Child obesity rates stabilisiing

  • Niall Hunter, Editor

Around one-in-four Irish children are overweight or obese, although obesity rates have recently reduced or stabilised in some age groups, according to a new HSE study.

However, rates have not reduced among disadvantaged children, according to the research.

The study looked at 12,000 children's measurements in 163 schools, with data collected in 2008, 2010 and 2012.

According to Prof Cecily Kelleher of UCD, the study found that the rates of overweight and obesity have shown decreases at age seven, and stabilisation at age nine, although the overall incidence of overweight/obesity remains of concern.

The results show that nearly one-in-four Irish children are either overweight or obese, which, the HSE says 'remains an alarming statistic on which we continue to focus our work'.

The data, however, also shows an encouraging early indication of a stabilisation of overweight and
obesity among nine-year-olds and a continued reduction in both overweight and obesity among seven-year-olds.

But critically, this overall reduction in incidence is not seen among seven-year-old Irish children attending the Department of Education and Skills designated disadvantaged schools (DEIS), where there has been no improvement over time, the study notes.

When categorised by International Obesity Task Force standards, the percentages of overweight (including obese) seven-year-old boys were 18.3%, 16.2% and 14.4% for 2008, 2012 and 2012, respectively.

For girls, these percentages were 26.4%, 25.7% and 21.4%, respectively. The percentages of obese seven-year-old  boys were 4.7%, 3.8% and 2.2%, respectively. For girls, these percentages were 7.5%, 4.6% and 5.5%, respectively.

The figures show that levels of overweight and obesity improved over time in seven-year-old children across the three waves of the survey. However, this benefit is not observed in the Department of Education and Skills designated disadvantaged schools, where there has been no improvement over time in this age-group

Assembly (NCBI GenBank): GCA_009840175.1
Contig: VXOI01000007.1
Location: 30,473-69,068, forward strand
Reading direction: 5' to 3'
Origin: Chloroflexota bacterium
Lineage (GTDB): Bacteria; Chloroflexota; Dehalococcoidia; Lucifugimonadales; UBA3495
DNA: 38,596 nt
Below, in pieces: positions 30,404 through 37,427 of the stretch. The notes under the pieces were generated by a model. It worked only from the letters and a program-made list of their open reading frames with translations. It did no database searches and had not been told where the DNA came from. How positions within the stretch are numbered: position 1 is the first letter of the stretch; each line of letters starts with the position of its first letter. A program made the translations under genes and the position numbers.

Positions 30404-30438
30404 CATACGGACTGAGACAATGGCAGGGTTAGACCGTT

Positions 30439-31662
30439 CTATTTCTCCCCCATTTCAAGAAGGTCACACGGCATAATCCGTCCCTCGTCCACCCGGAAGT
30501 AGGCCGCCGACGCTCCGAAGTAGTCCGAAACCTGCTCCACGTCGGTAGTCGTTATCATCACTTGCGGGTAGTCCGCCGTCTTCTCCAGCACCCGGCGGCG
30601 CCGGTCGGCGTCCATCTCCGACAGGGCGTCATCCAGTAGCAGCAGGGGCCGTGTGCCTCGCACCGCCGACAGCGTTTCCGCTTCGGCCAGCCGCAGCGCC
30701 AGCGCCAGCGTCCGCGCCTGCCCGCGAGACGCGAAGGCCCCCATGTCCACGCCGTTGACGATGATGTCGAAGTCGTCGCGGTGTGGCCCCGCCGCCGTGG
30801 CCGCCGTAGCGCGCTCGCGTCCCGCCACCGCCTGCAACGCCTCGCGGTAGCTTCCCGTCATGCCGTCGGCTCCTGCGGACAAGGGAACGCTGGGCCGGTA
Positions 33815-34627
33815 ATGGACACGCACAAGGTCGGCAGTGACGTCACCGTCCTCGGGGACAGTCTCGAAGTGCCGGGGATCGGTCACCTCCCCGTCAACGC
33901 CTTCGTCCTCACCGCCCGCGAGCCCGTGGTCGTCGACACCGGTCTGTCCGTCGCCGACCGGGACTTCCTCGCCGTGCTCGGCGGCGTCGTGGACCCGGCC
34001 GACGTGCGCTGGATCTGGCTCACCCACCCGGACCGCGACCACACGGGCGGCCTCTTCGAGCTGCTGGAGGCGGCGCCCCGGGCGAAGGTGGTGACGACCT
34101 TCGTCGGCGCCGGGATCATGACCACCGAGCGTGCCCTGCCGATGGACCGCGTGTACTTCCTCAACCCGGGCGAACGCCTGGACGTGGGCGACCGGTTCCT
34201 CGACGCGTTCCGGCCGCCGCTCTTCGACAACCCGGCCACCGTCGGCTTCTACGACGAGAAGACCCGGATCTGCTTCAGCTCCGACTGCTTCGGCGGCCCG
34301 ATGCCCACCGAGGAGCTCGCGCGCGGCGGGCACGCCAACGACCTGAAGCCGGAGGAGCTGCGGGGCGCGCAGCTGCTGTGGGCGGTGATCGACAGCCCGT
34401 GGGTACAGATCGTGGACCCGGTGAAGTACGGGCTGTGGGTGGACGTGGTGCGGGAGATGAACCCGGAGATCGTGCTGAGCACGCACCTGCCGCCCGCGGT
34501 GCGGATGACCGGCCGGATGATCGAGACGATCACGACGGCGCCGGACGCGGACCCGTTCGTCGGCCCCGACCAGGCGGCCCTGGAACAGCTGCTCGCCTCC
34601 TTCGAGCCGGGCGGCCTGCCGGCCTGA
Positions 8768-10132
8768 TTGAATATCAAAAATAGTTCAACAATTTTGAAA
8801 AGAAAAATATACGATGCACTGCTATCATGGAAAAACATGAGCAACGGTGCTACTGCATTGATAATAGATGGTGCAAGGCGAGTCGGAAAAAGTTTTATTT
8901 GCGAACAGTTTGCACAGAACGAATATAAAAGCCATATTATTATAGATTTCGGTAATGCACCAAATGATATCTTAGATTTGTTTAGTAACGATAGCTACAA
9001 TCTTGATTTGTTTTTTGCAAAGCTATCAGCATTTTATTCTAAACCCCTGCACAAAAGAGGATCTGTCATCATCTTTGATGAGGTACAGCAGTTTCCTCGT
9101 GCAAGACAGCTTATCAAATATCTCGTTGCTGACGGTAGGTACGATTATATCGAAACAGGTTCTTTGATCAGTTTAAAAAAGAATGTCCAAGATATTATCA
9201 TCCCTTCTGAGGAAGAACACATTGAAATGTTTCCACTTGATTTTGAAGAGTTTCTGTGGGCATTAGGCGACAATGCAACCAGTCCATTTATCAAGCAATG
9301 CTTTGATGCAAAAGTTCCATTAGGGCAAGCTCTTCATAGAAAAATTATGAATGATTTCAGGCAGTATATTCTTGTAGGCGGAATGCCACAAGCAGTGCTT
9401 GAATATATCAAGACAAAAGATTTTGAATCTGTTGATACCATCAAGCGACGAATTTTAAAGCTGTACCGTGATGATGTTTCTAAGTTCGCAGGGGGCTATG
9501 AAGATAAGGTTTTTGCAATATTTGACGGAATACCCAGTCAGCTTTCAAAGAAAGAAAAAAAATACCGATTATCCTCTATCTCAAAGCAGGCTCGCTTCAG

The percentages of overweight (including obese) nine-year-old boys were 19.7% and 20.0% for the second and third rounds, respectively. For girls, these percentages were 23.2% and 22.0%, respectively. The percentages of obese nine-year-old boys were 4.4% and 4.1%, respectively.

For girls, these percentages were 4.8% and 4.3%, respectively. These rates of overweight and obesity in
nine-year-old children showed no change between the second and third round.

In addition, there was no difference between nine-year-old children in the current study and nine-year-old children in the Growing Up in Ireland study.

"This suggests a persistent pattern over time and between surveys for nine-year-old children", the HSE said.

Of the overweight and obese boys and girls who were in first class in 2010, 16-25% became either normal weight or overweight respectively when in third class in 2012. Of the overweight and obese boys and girls who were in third class in 2010, this percentage was even higher, ranging from 30%-42%.

The study concludes that it seems that the prevalence of overweight and obesity in Irish primary school children aged nine has stabilised. Among seven-year-old children, prevalence seems  to have fallen, however, this was not observed for children attending disadvantaged schools.

The study was carried out for the HSE by the National Nutrition Surveillance Centre at UCD.

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